Could be another of those wait until after the draft to see if you might need him thing. If they draft an ILB high, I'd think they wouldn't. And I'm not sure they'd be interested anyway -- not saying no, just saying I'm not sure. If they signed him it would be primarily to play ILB, but he turns 34 in May, so if I were them I'd be concerned about whether he's still explosive and fast enough to play well in there. He's a very, very talented guy, so maybe he still is athletic enough, but 34 is very old for that position, and he's had hamstring issues much of his career, that's probably taken a little something from him too. I realize he had eight sacks last year, which suggests he's still athletic enough. But while I don't claim to be expert on how he played, I do know I watched part maybe a quarter of a Rams game (can't remember when or opponent) and he got a sack, but it came when three guys -- I'm not exaggerating, it was three guys -- blocked Aaron Donald and nobody touched Matthews. So I do wonder if he had other sacks in that vein. The big thing is whether Gutekunst is convinced Matthews can stay healthy and is still dynamic enough to play well at ILB, and while he might be, I'm not sure it's a given.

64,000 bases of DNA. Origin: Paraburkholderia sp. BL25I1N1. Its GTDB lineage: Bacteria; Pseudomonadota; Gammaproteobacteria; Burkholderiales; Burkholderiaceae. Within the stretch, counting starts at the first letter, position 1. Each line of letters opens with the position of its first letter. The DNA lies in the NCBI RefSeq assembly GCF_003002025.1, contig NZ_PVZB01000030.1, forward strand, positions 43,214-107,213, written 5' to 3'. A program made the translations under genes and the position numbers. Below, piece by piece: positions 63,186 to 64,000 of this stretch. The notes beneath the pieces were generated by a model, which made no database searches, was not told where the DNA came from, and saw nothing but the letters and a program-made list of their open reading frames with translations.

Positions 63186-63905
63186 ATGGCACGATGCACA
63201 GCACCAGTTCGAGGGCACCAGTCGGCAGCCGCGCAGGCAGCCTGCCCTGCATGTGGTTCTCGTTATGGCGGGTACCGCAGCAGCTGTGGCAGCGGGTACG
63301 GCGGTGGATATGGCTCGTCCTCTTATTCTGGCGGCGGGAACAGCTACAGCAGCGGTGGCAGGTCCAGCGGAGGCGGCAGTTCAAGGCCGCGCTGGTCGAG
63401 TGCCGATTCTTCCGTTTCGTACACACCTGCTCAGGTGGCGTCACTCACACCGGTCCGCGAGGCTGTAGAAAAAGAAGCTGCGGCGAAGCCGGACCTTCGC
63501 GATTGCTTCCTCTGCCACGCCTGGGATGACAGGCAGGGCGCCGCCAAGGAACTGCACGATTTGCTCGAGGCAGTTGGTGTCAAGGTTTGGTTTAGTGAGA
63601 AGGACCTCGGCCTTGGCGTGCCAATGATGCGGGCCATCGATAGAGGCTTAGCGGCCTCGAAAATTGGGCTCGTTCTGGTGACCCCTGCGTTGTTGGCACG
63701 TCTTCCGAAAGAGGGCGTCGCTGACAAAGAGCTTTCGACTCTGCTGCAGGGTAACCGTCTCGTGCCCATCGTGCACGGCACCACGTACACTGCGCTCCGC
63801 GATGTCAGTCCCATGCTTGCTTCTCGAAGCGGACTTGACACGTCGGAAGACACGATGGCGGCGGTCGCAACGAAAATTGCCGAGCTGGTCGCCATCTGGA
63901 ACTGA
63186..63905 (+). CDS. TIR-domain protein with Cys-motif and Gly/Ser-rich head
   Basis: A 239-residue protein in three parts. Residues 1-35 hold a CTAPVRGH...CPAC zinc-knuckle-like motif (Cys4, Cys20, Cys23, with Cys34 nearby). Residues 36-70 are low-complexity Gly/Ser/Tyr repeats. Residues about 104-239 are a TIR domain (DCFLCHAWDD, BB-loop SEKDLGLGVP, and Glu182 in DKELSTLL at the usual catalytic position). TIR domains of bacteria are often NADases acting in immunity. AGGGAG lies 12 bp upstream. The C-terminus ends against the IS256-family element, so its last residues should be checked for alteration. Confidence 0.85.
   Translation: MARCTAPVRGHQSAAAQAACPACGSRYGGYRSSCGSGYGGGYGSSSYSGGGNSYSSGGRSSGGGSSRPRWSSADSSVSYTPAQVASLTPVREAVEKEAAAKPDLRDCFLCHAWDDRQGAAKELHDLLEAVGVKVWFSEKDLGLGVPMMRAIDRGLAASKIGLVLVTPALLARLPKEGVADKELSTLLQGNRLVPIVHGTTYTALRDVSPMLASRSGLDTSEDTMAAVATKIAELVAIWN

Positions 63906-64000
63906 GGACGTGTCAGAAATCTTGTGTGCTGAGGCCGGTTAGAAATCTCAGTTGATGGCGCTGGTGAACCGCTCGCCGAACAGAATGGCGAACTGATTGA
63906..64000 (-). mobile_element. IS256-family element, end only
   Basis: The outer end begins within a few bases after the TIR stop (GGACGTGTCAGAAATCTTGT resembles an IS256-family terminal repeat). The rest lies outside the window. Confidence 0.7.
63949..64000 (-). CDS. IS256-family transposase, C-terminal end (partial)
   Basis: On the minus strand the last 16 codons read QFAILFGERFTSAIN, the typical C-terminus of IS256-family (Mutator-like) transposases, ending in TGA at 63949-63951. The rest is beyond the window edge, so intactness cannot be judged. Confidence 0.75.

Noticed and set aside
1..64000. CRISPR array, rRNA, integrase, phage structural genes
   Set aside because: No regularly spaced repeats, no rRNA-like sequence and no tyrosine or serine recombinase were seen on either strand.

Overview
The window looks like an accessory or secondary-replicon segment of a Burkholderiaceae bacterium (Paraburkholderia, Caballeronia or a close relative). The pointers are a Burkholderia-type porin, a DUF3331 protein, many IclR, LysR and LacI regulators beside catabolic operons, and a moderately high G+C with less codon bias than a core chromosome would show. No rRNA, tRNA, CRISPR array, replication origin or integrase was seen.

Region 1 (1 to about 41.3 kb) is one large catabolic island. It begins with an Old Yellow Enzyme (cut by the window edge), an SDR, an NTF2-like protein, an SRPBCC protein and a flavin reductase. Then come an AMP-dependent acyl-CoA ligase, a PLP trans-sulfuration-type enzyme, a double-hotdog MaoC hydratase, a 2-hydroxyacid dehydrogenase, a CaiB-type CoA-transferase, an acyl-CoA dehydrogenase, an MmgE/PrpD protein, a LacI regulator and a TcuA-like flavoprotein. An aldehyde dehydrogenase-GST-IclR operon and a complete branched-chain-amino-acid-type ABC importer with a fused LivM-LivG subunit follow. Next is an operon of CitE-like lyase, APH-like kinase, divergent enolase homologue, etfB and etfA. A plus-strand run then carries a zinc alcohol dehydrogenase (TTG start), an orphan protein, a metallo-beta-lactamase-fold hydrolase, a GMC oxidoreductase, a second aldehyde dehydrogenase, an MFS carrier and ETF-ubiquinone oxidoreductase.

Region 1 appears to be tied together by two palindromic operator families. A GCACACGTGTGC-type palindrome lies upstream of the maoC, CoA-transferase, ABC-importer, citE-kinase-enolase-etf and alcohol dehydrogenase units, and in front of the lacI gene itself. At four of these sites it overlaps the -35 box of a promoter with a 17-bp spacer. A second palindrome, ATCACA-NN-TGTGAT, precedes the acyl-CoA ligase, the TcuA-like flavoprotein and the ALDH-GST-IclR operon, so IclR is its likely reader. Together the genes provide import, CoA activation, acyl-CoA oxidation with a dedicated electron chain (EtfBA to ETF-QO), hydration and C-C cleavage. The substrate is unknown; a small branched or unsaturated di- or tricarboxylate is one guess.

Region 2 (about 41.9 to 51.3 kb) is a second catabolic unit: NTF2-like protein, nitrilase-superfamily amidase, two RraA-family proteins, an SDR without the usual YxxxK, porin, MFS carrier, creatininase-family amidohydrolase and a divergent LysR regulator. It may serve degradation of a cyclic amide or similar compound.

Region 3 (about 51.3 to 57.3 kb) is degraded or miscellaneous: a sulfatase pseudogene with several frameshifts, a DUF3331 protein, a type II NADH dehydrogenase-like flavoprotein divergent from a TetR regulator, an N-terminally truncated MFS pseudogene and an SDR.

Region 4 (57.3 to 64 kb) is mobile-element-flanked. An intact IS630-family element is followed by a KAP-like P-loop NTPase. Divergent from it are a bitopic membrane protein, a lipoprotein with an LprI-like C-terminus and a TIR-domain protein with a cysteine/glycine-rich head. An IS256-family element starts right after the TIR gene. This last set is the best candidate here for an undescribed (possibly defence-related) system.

I have to say, of all the moves and reported interest in guys involving the Packers this offseason, that one surprised me the most. It goes against the grain of almost everything Gutekunst has done, bringing in an old guy for a fair amount of money (I think Sanders ended up getting $8M a year, that's a lot for a 33-year-old receiver. I'd have thought the age would have scared Gutekunst off, the big decline could hit at any time. They must have thought that he has a fair amount left and could assimilate to the offense and to Rodgers quickly as a long-time vet, but I can't say I'd have gone after him at that price if I were the Packers. As far as the cap, yeah, from what I see Gutekunst and Russ Ball have managed the cap fine. I don't think they're hamstrung, put it that way. I am surprised Taylor hasn't been released, only because he's the most expendable expensive contract they have. But again, they might be waiting to see what happens in the draft before making that call. They don't owe Taylor any offseason roster bonuses. Taylor has played tackle so he could be a versatile backup or maybe even compete for a starting job. But I'm a little surprised they haven't released him in a money-saving move.